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New DOH COVID-19 Guidance Aligns with CDC/CMS on Nursing Home Staff Testing, Continues Visitor Testing

The Department of Health (DOH) released updated guidance for nursing homes on Oct. 13, 2022 that aligned with many of the updates issued by the Centers for Disease Control and Prevention (CDC) and the Centers for Medicare and Medicaid Services (CMS) in September. Most notably, DOH followed the lead of the CDC and CMS by eliminating the requirement that nursing homes routinely test asymptomatic staff for COVID-19. The new DOH guidance also addressed testing in other contexts, masking in health care settings, visitation, and cohorting. Although it generally aligned with the recent federal guidance, it also included several state-specific requirements and emphases.

The following are highlights of the updated DOH guidance. Members are encouraged to read the document and the related CDC and CMS guidance in their entirety.

Masking in Health Care Settings

The DOH guidance continues masking requirements for all personnel in facilities and agencies licensed under Public Health Law (PHL) Articles 28, 36, and 40. In addition, it states that all visitors age 2 and older and able to medically tolerate a face mask must wear masks in health care settings. It is unclear whether DOH is following the CDC guidance that would allow personnel to unmask in "well-defined areas that are restricted from patient access (e.g., staff meeting rooms)" under certain circumstances.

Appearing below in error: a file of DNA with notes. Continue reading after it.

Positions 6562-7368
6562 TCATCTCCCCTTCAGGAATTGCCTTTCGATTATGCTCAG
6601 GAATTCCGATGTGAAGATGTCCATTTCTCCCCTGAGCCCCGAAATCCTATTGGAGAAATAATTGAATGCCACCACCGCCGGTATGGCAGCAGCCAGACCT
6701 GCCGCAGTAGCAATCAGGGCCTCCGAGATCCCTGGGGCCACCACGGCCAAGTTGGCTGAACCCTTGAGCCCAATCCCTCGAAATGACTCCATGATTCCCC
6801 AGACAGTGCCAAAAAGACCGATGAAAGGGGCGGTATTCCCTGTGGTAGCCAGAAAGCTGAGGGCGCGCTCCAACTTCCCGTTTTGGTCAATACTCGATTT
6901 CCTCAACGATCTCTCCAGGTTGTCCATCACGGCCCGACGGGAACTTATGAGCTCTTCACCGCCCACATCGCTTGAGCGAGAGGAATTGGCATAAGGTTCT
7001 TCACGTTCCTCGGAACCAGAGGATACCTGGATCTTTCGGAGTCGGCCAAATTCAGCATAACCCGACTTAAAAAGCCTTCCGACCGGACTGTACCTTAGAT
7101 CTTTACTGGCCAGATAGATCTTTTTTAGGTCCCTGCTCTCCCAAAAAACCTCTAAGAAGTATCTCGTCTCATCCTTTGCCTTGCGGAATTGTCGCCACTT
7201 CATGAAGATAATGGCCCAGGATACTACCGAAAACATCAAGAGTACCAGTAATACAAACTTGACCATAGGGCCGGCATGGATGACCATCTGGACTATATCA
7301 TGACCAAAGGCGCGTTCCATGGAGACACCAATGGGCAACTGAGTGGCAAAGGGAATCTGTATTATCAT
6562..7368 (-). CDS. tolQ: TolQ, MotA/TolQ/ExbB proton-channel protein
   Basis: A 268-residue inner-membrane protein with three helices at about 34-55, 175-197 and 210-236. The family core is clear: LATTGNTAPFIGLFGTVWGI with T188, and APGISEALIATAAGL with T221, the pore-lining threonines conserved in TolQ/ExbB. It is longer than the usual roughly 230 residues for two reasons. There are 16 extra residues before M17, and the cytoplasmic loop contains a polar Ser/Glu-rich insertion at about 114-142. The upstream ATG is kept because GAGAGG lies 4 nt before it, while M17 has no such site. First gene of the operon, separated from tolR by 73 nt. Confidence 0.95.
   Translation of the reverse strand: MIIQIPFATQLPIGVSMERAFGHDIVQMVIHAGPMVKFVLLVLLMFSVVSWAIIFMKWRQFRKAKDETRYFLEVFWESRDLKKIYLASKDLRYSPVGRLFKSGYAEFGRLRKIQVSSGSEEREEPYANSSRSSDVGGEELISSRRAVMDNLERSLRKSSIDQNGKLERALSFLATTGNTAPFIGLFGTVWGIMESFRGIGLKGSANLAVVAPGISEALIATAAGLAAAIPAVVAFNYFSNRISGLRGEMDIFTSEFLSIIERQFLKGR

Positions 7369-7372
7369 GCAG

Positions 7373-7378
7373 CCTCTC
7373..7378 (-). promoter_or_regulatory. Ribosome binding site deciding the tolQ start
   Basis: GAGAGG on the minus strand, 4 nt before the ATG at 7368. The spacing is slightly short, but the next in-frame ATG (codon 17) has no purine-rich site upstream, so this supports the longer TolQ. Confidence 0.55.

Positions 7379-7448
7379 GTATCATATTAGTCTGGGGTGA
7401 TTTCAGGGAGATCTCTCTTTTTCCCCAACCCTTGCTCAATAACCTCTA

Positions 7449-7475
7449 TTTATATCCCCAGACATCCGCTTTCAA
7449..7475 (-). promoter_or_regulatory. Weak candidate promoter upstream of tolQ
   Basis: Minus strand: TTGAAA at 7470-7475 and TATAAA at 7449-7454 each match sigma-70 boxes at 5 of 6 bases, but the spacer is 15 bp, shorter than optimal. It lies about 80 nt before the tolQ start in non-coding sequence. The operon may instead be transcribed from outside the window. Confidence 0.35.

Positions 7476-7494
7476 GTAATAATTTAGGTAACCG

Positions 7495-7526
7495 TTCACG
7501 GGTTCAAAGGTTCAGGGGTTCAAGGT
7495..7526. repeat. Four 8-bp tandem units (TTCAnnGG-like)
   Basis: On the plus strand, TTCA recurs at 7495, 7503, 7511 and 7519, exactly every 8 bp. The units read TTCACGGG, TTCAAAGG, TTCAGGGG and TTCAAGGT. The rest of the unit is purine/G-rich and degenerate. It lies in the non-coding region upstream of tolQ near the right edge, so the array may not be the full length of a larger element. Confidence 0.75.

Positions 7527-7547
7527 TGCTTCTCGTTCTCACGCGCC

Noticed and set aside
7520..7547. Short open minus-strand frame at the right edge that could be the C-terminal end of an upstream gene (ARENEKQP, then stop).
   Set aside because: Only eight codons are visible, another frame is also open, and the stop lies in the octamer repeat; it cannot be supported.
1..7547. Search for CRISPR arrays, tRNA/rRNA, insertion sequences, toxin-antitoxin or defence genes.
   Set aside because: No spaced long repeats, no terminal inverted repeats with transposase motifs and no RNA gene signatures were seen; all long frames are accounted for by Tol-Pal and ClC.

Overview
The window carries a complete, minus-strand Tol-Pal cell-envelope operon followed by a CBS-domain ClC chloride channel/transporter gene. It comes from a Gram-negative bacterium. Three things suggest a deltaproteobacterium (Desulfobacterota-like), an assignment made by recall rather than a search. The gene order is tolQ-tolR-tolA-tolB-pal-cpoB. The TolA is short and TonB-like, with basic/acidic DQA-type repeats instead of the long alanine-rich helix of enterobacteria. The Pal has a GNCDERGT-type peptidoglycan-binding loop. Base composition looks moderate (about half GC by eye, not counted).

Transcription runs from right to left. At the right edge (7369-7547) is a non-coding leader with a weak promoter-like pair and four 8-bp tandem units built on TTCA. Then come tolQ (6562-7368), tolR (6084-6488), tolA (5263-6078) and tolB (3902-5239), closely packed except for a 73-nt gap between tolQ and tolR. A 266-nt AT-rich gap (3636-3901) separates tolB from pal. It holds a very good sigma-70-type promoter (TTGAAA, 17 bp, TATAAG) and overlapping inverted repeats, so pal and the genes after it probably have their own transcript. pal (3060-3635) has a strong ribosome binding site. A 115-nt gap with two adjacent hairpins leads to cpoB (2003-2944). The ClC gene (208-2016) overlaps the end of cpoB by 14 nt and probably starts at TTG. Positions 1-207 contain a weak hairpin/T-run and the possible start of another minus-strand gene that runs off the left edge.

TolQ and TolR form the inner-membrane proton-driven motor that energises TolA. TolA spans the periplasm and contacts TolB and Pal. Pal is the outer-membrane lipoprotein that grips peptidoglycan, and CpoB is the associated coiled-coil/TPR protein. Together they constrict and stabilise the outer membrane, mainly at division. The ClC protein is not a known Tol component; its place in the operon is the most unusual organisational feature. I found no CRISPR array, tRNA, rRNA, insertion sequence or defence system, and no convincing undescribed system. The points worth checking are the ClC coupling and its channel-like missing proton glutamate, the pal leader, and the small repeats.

Testing in Nursing Homes

  • Routine Screening Testing of Staff: The guidance aligns with CMS QSO 20-38-NH revised and no longer recommends routine screening testing of asymptomatic staff. Accordingly, nursing homes do not have to routinely test asymptomatic staff, even if they are not up-to-date with COVID-19 vaccinations. However, facilities may conduct routine testing if they choose. For example, although this is not specified in the DOH guidance, a facility might choose to conduct routine testing as an additional precaution for staff who are exempt from vaccination. The DOH guidance specifies that staff should be instructed to report to the appropriate facility contact any positive COVID-19 test, symptoms of COVID-19, or a higher-risk exposure to COVID-19.